Tocsin is in the air. The North Korean representative to the U.N. said President Trump’s recent speech was tantamount to a declaration to war. While this kind of verbal saber-rattling has occurred in the past, it is worth asking whether U.S. forces have the technological superiority to thwart any potential foe and the nuclear superiority to deter a “first strike.”
While the U.S. still enjoys some technological advantages over potential adversaries, that advantage is declining at a rapid rate. An American Enterprise Institute study noted that “The diffusion of advanced military technology and the means to manufacture it have accelerated. Capabilities in which the United States once enjoyed a monopoly (e.g. precision munitions and unmanned systems) have now proliferated…to virtually all U.S. adversaries in short order; Nations such as China and Russia have made concerted efforts to out pace and counter the military – technological advancements of the United States.”
While AEI study is not dispositive and several military officials have criticized the conclusion, no one disputes the fact that U.S. superiority is being challenged. Similarly, the once dominant nuclear arsenal of the U.S. is in descent. At the 2009 new Start Treaty meeting, President Barak Obama traded away U.S. nuclear superiority in what was a high risk experiment in unilateral disarmament. This decision was in keeping with his adolescent dream of a world without nuclear weapons.
However, President Obama made his decision without the consent of Congress or any consultation with the American public. Since the 2009 Start Treaty, Russia has tested several new mobile ICBM’s such as the SS-25 and the RS26, in violation of the treaty, but the Obama administration chose to ignore the violations. Moreover, the Chinese buildup of its Theater Strategic Rocket Force is a matter of concern, but the magnitude of the problem is concealed by the secrecy of stockpiling. Added to this equation is the growing nuclear arsenal of North Korea and Iran, both basically allied in targeting the U.S. with its fledging nuclear weapons.
Despite the fact military assessments invariably refer to the strength of U.S. armed forces, training budgets are at alarmingly low levels. One plausible explanation for the naval accidents in Asia is congestion in the Straits of Malacca and the lack of adequate training for naval officers in the region. Moreover, conventional war may be a condition of the past. It is conceivable that cyber warfare is in our future which could lead to a breakdown of the American economy.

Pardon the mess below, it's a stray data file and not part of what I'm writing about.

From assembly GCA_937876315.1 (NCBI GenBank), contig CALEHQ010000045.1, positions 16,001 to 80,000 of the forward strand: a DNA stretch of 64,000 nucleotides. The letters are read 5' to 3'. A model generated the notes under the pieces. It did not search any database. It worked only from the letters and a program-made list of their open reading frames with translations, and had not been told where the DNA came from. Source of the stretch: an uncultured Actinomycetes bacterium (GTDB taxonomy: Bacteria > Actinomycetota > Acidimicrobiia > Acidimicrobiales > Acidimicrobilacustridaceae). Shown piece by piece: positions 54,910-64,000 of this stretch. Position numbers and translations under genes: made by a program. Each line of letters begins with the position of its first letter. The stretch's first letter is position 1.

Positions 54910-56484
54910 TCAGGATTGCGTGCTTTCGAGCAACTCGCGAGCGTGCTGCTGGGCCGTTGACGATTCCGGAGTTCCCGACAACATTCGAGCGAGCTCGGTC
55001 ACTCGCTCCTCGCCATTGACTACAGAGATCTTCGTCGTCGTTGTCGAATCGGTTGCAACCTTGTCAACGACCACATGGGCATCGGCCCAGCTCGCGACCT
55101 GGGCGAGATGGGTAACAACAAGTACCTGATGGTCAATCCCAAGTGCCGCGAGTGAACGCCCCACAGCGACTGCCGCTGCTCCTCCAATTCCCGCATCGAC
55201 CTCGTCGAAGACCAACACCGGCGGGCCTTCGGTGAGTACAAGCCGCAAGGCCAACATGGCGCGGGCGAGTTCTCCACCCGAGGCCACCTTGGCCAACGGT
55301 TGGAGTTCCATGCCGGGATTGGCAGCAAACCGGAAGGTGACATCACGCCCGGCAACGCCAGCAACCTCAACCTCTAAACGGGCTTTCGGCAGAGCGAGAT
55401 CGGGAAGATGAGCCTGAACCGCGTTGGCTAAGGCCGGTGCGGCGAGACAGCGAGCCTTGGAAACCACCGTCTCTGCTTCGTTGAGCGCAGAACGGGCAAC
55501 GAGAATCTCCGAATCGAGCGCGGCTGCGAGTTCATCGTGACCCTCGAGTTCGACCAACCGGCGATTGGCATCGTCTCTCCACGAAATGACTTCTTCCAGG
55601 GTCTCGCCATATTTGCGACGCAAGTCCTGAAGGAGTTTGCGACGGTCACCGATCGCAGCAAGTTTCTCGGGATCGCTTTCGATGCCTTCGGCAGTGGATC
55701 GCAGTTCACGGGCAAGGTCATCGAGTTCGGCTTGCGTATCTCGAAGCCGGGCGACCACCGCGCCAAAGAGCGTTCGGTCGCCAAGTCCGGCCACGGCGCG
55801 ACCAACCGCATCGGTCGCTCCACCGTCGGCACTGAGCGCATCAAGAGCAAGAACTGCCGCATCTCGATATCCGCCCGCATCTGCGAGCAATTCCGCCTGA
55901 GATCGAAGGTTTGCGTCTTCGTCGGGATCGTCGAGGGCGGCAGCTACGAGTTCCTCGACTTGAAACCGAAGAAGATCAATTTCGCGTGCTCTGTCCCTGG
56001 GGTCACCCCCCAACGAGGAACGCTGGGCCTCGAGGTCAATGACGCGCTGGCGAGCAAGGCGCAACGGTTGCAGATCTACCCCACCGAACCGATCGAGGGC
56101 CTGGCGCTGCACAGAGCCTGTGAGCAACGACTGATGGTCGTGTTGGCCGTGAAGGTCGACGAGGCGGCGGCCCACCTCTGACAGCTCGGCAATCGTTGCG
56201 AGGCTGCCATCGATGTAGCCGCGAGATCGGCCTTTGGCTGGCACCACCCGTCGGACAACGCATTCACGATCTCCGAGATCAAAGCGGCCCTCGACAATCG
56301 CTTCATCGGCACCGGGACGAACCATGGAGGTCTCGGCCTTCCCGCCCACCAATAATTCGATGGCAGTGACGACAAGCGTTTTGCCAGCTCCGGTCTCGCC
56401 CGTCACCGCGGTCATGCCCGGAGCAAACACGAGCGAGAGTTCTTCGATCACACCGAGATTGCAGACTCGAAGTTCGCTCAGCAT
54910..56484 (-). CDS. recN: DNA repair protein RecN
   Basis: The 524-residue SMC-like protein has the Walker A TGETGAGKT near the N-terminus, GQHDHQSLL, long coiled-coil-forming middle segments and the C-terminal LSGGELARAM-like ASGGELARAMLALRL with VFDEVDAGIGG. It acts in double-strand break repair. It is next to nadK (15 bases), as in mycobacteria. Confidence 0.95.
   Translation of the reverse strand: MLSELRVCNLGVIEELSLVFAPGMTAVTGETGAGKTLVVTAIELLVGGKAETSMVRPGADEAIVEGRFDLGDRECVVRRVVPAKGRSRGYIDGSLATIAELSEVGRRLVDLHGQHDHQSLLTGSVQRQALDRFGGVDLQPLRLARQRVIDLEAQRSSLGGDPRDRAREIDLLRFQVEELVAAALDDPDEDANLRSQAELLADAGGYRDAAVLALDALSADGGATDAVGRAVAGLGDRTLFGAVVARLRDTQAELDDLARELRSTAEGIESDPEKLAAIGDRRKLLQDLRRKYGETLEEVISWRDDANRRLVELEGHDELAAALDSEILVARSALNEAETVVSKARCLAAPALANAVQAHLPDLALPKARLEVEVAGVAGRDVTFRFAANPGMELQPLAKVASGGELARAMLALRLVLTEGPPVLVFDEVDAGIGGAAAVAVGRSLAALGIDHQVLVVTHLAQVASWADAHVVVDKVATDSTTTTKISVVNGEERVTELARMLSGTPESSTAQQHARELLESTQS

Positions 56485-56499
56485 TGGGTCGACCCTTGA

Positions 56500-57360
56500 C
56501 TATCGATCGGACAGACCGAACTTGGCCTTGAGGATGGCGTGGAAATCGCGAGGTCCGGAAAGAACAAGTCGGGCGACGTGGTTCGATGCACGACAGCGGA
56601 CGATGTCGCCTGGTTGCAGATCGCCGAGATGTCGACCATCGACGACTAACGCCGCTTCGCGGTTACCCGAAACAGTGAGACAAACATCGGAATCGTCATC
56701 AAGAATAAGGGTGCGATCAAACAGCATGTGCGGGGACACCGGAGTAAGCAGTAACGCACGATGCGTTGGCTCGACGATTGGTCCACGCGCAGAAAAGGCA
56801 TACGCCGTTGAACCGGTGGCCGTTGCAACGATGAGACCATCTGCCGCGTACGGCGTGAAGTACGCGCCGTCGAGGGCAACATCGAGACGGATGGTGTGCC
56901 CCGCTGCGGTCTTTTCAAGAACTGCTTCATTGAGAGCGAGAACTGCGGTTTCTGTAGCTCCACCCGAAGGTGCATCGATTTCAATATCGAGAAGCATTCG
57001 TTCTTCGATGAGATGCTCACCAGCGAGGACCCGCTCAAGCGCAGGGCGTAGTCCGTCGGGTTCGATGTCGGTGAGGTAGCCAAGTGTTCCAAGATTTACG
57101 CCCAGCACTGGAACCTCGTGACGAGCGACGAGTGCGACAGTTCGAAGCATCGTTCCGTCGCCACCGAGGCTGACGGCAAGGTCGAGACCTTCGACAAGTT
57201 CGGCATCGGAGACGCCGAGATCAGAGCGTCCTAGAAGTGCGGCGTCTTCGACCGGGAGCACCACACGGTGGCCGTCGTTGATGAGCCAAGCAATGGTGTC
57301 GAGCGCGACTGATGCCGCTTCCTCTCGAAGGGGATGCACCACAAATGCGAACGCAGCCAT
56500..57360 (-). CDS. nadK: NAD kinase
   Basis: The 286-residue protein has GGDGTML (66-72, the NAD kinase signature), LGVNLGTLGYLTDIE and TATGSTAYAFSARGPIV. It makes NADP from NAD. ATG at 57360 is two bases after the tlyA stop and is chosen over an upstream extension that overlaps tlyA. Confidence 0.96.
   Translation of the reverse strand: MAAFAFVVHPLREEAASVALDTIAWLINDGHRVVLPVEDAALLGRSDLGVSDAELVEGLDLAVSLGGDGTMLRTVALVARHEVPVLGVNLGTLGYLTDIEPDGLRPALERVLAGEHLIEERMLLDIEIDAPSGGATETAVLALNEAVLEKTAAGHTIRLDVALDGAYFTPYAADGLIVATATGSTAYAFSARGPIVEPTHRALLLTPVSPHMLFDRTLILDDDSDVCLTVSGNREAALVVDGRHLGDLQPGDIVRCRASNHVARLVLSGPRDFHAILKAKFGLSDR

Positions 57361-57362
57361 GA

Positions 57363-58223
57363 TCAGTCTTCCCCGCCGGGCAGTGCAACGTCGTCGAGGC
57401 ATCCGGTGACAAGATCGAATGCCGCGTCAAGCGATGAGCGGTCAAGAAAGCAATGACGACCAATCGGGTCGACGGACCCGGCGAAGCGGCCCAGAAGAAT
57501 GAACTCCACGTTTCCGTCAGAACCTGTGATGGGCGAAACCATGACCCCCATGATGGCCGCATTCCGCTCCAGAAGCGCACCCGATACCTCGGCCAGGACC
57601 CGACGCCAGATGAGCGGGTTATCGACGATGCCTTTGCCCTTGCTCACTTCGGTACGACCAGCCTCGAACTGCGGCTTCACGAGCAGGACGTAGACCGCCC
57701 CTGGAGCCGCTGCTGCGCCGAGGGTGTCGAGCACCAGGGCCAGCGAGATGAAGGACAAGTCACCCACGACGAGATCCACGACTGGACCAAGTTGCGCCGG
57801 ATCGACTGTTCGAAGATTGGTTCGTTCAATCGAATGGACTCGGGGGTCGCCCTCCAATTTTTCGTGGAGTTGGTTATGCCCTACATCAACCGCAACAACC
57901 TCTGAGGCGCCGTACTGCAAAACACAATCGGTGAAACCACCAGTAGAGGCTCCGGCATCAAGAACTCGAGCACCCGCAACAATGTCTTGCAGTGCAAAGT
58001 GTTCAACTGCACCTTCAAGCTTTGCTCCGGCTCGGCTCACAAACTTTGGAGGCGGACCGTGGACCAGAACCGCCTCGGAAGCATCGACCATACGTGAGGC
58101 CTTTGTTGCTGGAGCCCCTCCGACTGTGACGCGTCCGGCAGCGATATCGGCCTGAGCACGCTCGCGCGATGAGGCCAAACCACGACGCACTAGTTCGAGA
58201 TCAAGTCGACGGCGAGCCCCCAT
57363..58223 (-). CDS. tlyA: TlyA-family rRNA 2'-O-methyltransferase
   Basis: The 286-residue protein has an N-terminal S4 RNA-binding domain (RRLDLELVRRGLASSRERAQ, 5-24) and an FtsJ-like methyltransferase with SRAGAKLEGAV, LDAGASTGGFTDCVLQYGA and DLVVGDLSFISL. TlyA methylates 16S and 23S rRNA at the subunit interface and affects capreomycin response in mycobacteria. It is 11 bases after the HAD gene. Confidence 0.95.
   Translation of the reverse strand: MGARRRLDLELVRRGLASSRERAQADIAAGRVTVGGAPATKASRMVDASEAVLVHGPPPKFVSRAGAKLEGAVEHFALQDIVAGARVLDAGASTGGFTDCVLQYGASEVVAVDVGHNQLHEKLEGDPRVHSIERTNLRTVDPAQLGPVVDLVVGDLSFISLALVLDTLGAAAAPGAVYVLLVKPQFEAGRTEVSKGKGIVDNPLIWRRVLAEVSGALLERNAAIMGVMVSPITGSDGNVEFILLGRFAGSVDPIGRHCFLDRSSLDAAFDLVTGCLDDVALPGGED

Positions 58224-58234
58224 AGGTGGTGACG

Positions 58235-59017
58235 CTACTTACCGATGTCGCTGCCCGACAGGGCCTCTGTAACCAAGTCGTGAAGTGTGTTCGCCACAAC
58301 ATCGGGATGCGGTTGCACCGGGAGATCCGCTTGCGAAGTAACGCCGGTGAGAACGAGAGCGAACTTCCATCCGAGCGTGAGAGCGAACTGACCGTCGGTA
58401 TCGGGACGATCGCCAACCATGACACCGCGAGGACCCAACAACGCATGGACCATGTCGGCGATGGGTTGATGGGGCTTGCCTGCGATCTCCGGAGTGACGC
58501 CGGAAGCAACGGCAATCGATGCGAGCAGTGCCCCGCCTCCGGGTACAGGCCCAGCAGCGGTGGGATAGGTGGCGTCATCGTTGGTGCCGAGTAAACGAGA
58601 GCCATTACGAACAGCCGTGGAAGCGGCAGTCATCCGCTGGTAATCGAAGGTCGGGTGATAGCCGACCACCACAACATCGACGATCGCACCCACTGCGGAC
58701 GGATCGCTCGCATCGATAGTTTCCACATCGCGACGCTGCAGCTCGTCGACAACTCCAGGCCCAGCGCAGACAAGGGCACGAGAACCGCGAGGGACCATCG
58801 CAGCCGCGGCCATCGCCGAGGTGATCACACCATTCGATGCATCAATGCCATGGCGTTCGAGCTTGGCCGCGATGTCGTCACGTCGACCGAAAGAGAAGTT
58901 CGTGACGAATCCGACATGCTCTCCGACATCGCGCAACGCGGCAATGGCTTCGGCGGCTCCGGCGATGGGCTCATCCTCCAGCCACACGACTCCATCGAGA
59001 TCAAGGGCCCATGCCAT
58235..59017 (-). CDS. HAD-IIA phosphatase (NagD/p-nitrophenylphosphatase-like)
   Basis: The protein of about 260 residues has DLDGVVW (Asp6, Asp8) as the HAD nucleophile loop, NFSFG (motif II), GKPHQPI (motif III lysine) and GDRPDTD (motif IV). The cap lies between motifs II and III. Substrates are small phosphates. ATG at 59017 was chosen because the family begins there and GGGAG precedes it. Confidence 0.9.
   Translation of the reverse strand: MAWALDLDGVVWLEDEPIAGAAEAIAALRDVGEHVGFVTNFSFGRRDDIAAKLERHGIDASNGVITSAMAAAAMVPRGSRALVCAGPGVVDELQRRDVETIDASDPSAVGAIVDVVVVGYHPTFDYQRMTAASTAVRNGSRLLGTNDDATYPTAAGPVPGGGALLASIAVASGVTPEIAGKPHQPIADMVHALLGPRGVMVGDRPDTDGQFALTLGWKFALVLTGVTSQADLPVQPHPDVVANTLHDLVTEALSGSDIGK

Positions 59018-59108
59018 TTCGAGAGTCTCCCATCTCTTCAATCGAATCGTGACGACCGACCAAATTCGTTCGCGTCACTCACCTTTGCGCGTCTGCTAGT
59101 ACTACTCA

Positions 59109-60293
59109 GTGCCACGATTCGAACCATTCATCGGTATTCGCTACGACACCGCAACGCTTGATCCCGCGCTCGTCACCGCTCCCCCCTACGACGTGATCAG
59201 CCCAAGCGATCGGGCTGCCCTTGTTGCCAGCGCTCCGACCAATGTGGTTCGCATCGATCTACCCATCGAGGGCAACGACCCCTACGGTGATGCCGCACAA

The national security strategy for the U.S. has a range of capabilities including being militarily equipped to fight a two front war. But the alliance between China and Russia militates against this strategic position. According to the U.S. National Intelligence Council, “Asia will have surpassed North America and Europe combined in terms of global power based upon GDP, population size, military spending and technological investment.” That statement alone should alarm Americans.
Our capabilities are sliding, while potential adversaries are ascending. President Trump said as much and seemingly understands this issue. Yet all the bluster about military affairs cannot undo the damage of a previous administration devoted to stasis or diminishing U.S. capability. An increased defense budget may be necessary, but it will be years before U.S. gains unequivocal superiority on the military front it once had.
There isn’t any substitution for a hard-headed assessment of our assets based on facts as they are, not as what we would like them to be. So far, we are still captivated by illusions and these illusions have created a precarious military profile for a world in disarray.
Originally published in: TheHill.com.
Herbert London is President of the London Center for Policy Research, a senior fellow at the Manhattan Institute and author of the book The Transformational Decade (University Press of America). You can read all of Herb London’s commentaries at
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